Scale-Free Networks and Finite Size Effects

A remarkable feature of many real networks is that the probability distribution of degrees (the number of links incident to each node) is highly right-skewed, with most nodes having low degree and a handful of hubs with extremely high connectivity. A special form of this kind of distributions is the power-law, which is the hallmark of scale-free networks and leads to important emergent attributes such as self-similarity in the network topology (such that any large part of the system looks like the whole), robustness to random failures and fragility to targeted attacks. 

Illustration of how scale invariance in a network may be clouded by a scale imposed by the sample size.

There is much debate in the literature on whether the degree distributions of complex networks are typically power-laws or are better described by other distributions with fat tails. An important issue to consider in this debate is that real networks are not infinitely large and thus the largest degree of any network cannot be larger than the number of nodes. Finite-size scaling (FSS), firstly developed in the field of critical phenomena, is a useful tool for analyzing deviations from pure power-law behavior as due to finite size effects. In this paper we show that despite the essential differences between networks and critical phenomena, FSS provides a powerful framework for analyzing the scale-free nature of empirical networks. The basic idea is to take representations of the same network with different sizes and find two fitting parameters such that the plots of the (appropriately rescaled) degree distributions collapse on top of each other. The fidelity of the collapse plot provides a measure of self-similarity and scale-free behavior, the optimal parameters are the desired scaling exponents, and the collapsed curve is a plot of the scaling function.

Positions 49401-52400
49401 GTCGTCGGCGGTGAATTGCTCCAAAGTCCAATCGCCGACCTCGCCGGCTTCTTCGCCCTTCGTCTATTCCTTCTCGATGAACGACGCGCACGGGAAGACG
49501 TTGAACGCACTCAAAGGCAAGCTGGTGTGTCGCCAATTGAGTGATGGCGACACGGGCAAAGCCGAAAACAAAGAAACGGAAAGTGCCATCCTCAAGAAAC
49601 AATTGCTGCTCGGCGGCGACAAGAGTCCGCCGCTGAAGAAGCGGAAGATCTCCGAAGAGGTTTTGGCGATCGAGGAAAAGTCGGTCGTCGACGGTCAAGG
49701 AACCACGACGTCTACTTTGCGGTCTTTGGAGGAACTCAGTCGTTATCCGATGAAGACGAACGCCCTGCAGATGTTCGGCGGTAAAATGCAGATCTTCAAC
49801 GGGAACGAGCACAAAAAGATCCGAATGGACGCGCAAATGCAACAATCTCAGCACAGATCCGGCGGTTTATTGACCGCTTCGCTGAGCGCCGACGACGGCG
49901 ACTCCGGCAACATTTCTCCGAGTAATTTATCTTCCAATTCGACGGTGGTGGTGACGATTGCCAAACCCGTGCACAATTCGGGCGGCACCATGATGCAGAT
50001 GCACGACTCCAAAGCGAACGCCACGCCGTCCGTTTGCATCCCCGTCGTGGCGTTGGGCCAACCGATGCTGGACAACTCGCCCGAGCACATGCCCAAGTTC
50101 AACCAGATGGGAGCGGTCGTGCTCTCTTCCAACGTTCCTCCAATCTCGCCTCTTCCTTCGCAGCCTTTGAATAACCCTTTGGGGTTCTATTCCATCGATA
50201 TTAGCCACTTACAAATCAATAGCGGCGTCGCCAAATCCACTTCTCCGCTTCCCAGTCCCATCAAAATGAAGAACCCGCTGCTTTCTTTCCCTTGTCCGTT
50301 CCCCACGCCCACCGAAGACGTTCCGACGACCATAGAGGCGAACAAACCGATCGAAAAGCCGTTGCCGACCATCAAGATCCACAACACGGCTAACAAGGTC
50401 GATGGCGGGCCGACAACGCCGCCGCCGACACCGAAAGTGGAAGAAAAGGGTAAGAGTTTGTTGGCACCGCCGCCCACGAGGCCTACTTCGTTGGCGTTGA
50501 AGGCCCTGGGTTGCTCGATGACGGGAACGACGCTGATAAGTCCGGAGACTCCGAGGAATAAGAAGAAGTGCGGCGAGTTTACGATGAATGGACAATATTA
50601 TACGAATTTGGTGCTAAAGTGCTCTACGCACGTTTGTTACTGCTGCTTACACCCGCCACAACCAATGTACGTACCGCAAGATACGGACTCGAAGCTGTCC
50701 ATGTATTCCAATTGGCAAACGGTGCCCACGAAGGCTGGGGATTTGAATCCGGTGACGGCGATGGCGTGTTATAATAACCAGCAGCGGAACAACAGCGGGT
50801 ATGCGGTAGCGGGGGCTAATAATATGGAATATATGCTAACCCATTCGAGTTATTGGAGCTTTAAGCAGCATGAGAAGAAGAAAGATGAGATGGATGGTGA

We employed the FSS machinery to test the scale-free hypothesis on about two hundred large empirical networks, constructing representations at different scales in an unbiased manner. We found that such a venerable hypothesis cannot be rejected for many networks, in particular biological protein interaction networks, technological computer and hyperlink networks, and informational networks in general. Marked deviations appear in other cases, especially infrastructure and transportation but also social networks. Furthermore we showed that FSS allows discerning pure power laws from log-normal and Weibull distributions. 

Scaling analysis on four real network instances: 1) The 2005 version of the proteome-scale map for human binary protein–protein interactions, 2) The word adjacency graph extracted from the English text "The Origin of Species" by C. Darwin, 3) Snapshot of the internet structure at the level of autonomous systems in 2007, 4) The collaboration graph of authors of scientific papers from database systems and logic programming (DBLP) computer science bibliography.

In conclusion, our results support the claim that scale invariance of the degree distribution is indeed a feature of many real networks, with finite size effects accounting for quantifiable deviations. We remark that our approach is inspired by statistical physics and goes beyond statistical arguments that, while powerful, overlook the true essence of the scale-free phenomena – which has meaning beyond the validity of a fit of the degree distribution.